Just weeks into colder weather and five individuals have already knocked on the door of the temporary shelter in downtown Trail.
“Temporary” is the key mandate for La Nina Extreme Weather Shelter, which first opened as a short term refuge from winter elements six years ago in the basement of the Salvation Army Church.
For the last five years, the November to March service has operated under Career Development Services (CDS) auspices, an organization that offers much more than a night of warmth.
“Anyone that finds themselves homeless and looking for housing in Trail is referred to the Getting to Home Housing Facilitator,” explains Sheila Adcock, CDS’ program coordinator. “To get some help with obtaining housing and getting the necessary items needed to set up a home.”
Though the demographics vary in who is accessing the shelter, now located in the Community Inclusion Centre on Bay Avenue – patrons have one thing in common. They are in need of some immediate essentials and later on, basic housing goods.
And that’s where pretty much anyone in the community can help out through the donation of new and gently used everyday wares.
“We provide some of the essentials free of charge from the donations received at our Thrifty Treasures thrift store,” said Adcock. “And we put the word out to all of our community contacts if there is something needed that we don’t have such as beds and furniture items.”
Going into winter the shelter can use donations of some soft goods, including socks, gloves, hats, slippers and pajama pants for men and women.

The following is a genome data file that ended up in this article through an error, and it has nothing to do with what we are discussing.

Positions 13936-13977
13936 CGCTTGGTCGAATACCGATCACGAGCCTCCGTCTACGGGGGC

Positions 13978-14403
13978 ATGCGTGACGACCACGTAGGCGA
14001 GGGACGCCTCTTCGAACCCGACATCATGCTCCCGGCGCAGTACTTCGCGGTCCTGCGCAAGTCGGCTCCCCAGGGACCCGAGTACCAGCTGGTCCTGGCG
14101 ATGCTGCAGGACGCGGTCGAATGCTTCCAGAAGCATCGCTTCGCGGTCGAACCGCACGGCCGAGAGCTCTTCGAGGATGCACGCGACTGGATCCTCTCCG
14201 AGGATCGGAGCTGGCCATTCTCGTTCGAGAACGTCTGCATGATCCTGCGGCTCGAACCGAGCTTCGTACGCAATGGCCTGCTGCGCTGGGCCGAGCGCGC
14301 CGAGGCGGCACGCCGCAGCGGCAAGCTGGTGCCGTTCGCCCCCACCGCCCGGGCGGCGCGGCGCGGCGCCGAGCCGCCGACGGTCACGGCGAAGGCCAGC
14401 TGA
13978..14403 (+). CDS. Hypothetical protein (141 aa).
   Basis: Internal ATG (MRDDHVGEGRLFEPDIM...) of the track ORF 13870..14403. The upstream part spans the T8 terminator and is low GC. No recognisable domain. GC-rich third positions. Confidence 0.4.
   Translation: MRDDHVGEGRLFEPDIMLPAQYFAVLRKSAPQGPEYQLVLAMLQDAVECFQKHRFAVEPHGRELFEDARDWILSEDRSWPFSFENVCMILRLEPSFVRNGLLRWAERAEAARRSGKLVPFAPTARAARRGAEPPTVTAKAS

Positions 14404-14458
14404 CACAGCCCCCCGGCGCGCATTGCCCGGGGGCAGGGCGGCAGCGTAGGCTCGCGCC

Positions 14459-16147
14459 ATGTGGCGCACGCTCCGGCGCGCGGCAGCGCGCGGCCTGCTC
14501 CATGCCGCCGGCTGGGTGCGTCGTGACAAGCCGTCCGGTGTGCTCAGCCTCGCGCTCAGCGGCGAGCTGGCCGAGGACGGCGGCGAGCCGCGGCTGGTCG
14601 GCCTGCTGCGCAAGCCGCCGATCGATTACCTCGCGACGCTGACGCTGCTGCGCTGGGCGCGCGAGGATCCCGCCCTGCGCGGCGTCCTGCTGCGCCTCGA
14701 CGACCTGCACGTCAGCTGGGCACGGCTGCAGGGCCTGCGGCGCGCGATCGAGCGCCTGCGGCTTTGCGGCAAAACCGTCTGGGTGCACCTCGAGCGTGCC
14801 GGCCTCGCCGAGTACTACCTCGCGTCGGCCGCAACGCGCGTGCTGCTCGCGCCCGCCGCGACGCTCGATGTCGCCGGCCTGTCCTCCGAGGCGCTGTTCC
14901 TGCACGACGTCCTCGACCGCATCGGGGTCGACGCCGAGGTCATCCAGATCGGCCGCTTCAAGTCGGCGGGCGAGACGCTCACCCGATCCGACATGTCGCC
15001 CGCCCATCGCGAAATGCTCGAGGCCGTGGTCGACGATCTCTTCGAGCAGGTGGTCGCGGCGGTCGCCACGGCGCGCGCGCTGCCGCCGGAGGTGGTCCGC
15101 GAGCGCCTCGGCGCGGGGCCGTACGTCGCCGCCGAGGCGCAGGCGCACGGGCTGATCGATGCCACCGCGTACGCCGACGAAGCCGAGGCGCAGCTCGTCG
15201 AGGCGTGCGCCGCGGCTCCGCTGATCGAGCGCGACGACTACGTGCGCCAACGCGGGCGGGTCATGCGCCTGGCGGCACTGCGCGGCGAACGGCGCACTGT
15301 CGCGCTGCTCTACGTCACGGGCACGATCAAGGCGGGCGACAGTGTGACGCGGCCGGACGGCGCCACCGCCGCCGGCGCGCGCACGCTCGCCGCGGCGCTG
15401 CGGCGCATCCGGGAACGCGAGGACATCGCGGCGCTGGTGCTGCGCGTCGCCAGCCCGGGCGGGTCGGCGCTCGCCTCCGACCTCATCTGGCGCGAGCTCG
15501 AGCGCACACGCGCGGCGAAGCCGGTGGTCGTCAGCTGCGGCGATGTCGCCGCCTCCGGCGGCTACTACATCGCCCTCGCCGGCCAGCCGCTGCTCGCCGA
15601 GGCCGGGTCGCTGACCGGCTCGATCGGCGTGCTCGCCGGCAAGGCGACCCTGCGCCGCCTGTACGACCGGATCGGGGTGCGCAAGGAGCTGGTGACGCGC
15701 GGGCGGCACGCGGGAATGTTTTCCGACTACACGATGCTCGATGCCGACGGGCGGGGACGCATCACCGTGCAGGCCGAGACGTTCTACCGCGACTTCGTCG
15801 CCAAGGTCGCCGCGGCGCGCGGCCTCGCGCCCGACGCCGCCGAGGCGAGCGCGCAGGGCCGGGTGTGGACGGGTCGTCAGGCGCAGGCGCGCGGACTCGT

“We also put together small bags of items for each shelter guest that include a tooth brush, toothpaste, comb/brush, deodorant, razors etc.,” she added. “And we are always looking for donations of these items for the shelter guests as well as the individuals we support in the Getting to Home project as well.”
Anyone wishing to contribute is encouraged to drop by the CDS Thrift Store at 1565 Bay Ave.
La Nina receives emergency funding for operations, meaning the six beds are only open from 9 p.m. to 8 a.m. After that, the person is on their own until 9 p.m. rolls around.
“Trail does not have an ongoing year round shelter and therefore it is not open during the day,” Adcock clarified. “So individuals need to find warm and dry options to spend their days until they can return to the shelter.”
As well, the expectation is that anyone staying at the shelter commits to looking for housing as soon as possible.
“And not just look to stay 30 days and move onto the next shelter,” she added. “The Getting to Home housing facilitator meets with them to complete an intake form and works with each individual to develop a housing plan.”